The problems with the Lubavitch


Lubavitch vs. the Unions
June 29, 2008, 2:37 pm
Filed under: Real Estate | Tags: , ,
The Daily Pennsylvsanian
Issue date: 6/26/08 

Workers protest non-union construction

Maggie McGrath

The Lubavitch House has been a center for Jewish life at the University since 1980. However, recent picketing efforts by Philadelphia union workers have disrupted the House’s $2.8 million expansion project.

For the past two weeks, picketers from the International Brotherhood of Electrical Workers, Local Union 98, have protested the use of non-union workers on the project, disrupting house activities, as well as residential life.

“Everyday they wake me up at 8 a.m. … including Saturdays,” said Pine Street resident and 2008 College graduate Eric Leventhal.

“They’re disturbing the peace of the entire neighborhood … it’s incredibly inconsiderate on their part,” he added.

Union picketers have been using megaphones to chant and criticize Lubavitch House Director Ephraim Levin for choosing E. Allen Reeves, Inc., as the general contractors for the project.

“E. Allen Reeves consistently uses subcontractors who do not receive medical benefits for their wives and families [and who have] unfair wages and no retirement plan,” said Robert Bark, business agent for the union.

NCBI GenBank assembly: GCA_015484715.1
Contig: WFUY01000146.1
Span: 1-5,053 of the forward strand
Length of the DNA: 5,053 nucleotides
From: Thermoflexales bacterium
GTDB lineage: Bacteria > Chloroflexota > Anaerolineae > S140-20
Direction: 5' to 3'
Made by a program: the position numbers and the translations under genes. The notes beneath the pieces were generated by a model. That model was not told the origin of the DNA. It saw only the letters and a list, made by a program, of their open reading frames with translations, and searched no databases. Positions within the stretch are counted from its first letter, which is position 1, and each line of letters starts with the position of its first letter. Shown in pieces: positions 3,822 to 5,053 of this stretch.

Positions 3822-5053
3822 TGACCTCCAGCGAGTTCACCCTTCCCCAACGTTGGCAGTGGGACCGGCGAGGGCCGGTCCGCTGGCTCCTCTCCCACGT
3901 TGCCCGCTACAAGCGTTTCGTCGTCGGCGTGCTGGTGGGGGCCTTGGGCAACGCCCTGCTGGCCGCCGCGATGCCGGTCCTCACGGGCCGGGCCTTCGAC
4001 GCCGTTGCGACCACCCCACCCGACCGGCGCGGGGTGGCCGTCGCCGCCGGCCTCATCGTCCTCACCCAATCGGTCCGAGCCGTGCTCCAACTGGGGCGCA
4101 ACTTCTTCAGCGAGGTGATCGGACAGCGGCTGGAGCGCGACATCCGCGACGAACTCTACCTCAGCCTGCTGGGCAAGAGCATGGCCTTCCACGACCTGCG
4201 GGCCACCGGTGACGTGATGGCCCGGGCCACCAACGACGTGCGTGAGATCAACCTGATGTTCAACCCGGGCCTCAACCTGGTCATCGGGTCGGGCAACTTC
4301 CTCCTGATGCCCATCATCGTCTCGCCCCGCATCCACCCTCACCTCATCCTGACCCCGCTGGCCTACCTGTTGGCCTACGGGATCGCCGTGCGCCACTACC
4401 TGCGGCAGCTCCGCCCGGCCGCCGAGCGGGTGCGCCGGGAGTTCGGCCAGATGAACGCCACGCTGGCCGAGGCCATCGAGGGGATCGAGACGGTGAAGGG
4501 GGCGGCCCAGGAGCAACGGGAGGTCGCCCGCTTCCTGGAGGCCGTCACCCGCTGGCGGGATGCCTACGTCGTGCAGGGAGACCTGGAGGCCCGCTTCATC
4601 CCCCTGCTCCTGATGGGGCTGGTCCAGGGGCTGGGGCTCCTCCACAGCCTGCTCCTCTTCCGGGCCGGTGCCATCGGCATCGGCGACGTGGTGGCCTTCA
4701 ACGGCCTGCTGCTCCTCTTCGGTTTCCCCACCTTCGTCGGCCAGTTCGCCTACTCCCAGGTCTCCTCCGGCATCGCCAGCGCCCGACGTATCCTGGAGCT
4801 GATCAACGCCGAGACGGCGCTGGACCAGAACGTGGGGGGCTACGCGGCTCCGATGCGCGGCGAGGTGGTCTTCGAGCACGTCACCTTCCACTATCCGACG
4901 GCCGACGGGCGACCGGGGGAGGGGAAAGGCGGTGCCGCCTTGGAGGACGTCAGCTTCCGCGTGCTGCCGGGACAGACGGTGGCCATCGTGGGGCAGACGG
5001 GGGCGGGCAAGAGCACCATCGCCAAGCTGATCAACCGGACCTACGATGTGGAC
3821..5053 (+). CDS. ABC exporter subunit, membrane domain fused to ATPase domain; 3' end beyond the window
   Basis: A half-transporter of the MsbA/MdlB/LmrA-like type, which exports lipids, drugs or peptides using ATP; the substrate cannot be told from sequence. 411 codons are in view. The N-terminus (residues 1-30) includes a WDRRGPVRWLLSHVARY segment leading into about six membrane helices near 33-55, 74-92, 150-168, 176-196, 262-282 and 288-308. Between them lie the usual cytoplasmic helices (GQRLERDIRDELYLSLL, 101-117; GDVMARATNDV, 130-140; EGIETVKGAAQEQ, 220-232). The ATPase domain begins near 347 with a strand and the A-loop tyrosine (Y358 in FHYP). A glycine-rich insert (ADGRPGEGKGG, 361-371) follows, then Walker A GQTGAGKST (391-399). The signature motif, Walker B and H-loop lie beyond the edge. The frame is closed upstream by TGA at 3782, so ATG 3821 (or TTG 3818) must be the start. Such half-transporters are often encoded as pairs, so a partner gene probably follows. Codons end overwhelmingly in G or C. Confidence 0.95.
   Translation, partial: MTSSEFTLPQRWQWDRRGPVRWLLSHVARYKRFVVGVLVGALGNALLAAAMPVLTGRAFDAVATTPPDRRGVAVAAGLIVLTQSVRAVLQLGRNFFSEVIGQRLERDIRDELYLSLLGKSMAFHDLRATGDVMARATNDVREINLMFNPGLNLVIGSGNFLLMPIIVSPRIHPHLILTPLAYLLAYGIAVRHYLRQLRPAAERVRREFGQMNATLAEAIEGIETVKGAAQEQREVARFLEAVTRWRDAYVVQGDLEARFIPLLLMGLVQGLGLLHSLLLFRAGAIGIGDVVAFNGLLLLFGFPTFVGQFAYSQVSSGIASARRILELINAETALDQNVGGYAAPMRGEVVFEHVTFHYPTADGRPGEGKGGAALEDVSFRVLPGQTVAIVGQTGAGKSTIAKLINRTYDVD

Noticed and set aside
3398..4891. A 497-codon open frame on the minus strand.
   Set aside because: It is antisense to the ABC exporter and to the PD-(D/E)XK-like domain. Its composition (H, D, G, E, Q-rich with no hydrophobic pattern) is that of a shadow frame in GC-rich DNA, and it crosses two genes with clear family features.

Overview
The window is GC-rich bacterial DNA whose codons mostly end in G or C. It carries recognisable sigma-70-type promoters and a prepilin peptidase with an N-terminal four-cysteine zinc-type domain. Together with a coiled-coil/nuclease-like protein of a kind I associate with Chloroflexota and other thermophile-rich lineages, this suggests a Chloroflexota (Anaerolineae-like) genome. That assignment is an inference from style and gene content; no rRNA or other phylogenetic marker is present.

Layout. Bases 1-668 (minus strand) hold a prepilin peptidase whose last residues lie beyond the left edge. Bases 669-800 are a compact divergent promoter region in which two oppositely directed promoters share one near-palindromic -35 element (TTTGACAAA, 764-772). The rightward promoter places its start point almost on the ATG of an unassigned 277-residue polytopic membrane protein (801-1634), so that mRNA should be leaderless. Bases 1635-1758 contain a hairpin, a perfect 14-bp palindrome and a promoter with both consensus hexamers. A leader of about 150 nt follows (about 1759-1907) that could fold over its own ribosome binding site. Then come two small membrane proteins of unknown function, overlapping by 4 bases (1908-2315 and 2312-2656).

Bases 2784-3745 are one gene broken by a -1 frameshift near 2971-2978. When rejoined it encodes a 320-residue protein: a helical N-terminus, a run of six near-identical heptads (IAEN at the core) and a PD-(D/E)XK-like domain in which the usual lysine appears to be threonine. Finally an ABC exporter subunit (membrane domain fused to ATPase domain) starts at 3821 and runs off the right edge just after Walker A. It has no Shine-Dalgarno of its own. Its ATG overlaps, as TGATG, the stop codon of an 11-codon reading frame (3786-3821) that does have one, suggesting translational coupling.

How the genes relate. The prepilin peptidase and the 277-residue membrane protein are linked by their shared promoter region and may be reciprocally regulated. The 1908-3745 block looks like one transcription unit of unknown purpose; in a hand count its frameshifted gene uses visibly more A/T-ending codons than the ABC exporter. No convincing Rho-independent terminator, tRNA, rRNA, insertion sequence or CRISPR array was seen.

The general contractors were chosen from an open and public bidding process, and the Lubavitch House’s goal was to simply “take the best bid we could get,” said Levin.

The expansion project is not funded by the University and depends entirely upon support from alumni and private donations.

Levin emphasized that finances were the foremost concern in the contractor selection process.

“We have an obligation to our donors to do the project in the most economical way possible,” he said.

The picketing has not yet interfered with any actual construction, and the project is still expected to be completed in December 2008.

Due to complaints that noise was interrupting religious services, Bark and his volunteers have stopped using the bullhorns – but only for now.

“Our fight is with E. Allen Reeves, but our fight [will also] be with the electrical contractor when he comes on the job,” said Bark.

This means that the bullhorn will return, and not only will it broadcast the union’s protests at 8 a.m. – “the best time to get attention,” said Bark – the protesting will move to Spruce Street and overlap with the start of classes in September.

While Bark does “100 percent feel bad” about disrupting the neighbors, he nonetheless said he hopes his union’s efforts inspire the public to “join in the fight” for fair wages and benefits for workers, he said.

But for residents like Leventhal, keeping the peace is a higher priority.

“Regardless of whether [the picketers] are right or wrong, there’s no need to terrorize the neighborhood,” he said.

While construction takes place at 4032 and 4034 Spruce St. – the permanent location of the Lubavitch House and future Perelman Center for Jewish Life – Lubavitch House activities are functioning out of a temporary location on Pine Street.

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